What would my organisation or agency need to do if there is a serious data breach?

If your organisation or agency were to have reasonable grounds on which to believe that a serious data breach has occurred or arisen, it would be required to notify the OAIC and the affected individuals of that breach by way of issuing a notification statement.  By contrast, if your organisation or agency were to suspect that a serious data breach has arisen, it would have 30 days within which to assess whether notification is required. 

If your organisation or agency were to determine that it is necessary for it to issue a notification statement, the statement would need to address or include:

  • the organisation or agency’s identity and contact details;
  • a description of the serious data breach and the kinds of information affected; and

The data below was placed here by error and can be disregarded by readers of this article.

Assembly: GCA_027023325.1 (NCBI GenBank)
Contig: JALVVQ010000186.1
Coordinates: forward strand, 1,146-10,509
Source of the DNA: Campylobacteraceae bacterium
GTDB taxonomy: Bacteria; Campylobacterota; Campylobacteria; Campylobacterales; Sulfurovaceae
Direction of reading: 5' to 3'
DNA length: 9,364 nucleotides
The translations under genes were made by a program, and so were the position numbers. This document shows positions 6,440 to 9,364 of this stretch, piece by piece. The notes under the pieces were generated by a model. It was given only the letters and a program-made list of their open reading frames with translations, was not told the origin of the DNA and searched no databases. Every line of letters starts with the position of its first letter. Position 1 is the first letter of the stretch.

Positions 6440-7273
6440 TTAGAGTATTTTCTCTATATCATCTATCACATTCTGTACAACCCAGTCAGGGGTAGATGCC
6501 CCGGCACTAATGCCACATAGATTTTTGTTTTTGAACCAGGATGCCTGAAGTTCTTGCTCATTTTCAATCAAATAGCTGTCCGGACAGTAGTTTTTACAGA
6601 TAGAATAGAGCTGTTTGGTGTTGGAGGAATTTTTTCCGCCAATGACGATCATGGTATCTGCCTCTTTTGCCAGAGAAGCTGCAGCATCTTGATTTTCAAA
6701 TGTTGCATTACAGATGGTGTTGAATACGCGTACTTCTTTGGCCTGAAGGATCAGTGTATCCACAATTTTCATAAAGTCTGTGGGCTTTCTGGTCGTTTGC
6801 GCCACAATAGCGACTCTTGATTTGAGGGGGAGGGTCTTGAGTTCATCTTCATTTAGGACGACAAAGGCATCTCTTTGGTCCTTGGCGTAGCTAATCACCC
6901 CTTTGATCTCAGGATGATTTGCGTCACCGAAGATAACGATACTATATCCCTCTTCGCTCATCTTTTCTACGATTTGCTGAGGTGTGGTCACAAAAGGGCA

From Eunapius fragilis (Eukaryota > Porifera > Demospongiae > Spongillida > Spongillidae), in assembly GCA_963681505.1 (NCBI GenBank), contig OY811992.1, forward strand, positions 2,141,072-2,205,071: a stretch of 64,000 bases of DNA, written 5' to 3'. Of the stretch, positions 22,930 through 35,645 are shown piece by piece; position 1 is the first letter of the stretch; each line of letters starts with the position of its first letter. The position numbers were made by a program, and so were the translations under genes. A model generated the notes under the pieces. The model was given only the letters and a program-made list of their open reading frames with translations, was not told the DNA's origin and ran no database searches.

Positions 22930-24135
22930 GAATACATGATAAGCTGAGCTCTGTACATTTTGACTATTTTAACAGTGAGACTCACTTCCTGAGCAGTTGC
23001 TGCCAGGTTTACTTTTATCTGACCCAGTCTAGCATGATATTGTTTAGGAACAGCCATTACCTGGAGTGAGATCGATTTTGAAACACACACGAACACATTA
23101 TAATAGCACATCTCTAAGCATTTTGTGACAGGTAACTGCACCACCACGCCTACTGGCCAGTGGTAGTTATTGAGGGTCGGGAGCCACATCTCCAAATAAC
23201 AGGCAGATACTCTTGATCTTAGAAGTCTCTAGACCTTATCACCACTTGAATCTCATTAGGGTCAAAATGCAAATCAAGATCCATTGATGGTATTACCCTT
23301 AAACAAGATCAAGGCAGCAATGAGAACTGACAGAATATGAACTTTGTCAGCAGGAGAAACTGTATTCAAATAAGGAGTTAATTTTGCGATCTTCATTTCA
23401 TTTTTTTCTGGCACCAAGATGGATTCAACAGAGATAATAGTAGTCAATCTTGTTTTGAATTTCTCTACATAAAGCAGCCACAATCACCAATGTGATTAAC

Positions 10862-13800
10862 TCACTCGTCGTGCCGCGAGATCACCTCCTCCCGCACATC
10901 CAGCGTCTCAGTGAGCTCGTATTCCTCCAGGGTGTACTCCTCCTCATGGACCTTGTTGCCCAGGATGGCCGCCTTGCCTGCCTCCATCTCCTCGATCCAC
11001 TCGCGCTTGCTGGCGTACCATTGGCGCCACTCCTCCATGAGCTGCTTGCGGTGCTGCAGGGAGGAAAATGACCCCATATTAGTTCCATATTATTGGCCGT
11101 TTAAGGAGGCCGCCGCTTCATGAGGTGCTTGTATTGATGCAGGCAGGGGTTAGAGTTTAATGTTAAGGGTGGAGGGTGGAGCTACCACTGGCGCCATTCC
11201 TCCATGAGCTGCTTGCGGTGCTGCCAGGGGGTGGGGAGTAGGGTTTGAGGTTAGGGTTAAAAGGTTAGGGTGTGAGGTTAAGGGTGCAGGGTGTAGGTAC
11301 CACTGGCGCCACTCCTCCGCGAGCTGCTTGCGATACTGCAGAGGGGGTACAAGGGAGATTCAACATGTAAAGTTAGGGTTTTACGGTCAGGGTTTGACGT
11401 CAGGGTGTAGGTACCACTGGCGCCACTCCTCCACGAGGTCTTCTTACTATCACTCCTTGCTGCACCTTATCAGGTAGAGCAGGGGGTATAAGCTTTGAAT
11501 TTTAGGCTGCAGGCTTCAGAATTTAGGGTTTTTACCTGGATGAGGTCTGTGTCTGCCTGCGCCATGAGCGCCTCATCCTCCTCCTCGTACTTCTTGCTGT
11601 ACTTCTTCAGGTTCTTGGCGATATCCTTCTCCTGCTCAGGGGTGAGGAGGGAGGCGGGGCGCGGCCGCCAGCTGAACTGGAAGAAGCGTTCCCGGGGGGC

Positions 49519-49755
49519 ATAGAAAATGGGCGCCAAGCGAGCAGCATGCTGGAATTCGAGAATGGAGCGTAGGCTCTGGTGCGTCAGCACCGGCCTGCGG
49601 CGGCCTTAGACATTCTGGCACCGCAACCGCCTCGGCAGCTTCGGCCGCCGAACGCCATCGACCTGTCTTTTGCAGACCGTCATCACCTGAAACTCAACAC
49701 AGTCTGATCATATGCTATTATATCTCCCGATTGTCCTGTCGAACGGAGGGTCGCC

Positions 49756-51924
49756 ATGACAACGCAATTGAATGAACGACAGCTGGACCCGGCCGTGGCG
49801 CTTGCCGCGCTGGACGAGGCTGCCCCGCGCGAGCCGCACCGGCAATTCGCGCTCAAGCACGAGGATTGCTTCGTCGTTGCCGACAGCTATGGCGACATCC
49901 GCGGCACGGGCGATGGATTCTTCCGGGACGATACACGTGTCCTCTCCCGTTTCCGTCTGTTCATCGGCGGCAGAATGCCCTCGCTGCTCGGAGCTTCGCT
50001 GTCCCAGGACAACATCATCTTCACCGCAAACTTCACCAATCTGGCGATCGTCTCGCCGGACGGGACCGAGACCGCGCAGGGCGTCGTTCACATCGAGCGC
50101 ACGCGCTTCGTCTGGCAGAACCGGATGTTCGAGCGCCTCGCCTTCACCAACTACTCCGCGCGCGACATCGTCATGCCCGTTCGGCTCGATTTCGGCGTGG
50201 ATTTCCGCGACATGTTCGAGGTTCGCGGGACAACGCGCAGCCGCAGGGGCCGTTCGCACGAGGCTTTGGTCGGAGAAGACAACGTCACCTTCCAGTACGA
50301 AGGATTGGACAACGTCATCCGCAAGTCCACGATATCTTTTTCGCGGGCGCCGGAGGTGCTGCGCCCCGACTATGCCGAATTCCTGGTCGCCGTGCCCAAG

• recommendations about the steps the affected individuals should take in response to the serious data breach.

Your organisation or agency would then be required to provide a copy of the statement to the OAIC and to take reasonable steps to notify all of the affected individuals (this would most likely be by contacting the affected individuals by using whatever channels they normally use to contact those individuals – whether by email, post or phone).  If it is not possible to notify some of or all of the affected individuals, your organisation or agency would be required to publish the statement on its website and to take reasonable steps to publicise the statement.

How far would those notification requirements extend?

Your organisation or entity would not be required to comply with the mandatory notification procedure if:

  • law enforcement related activities were to be affected by the notification;
  • if a secrecy provision in another law applied; or
  • the Privacy Commissioner (whether by his own initiative or on application by your organisation or agency) were to determine that notification of the breach would be contrary to the public interest.

What would happen if I/my organisation or agency fails to issue a notification as required?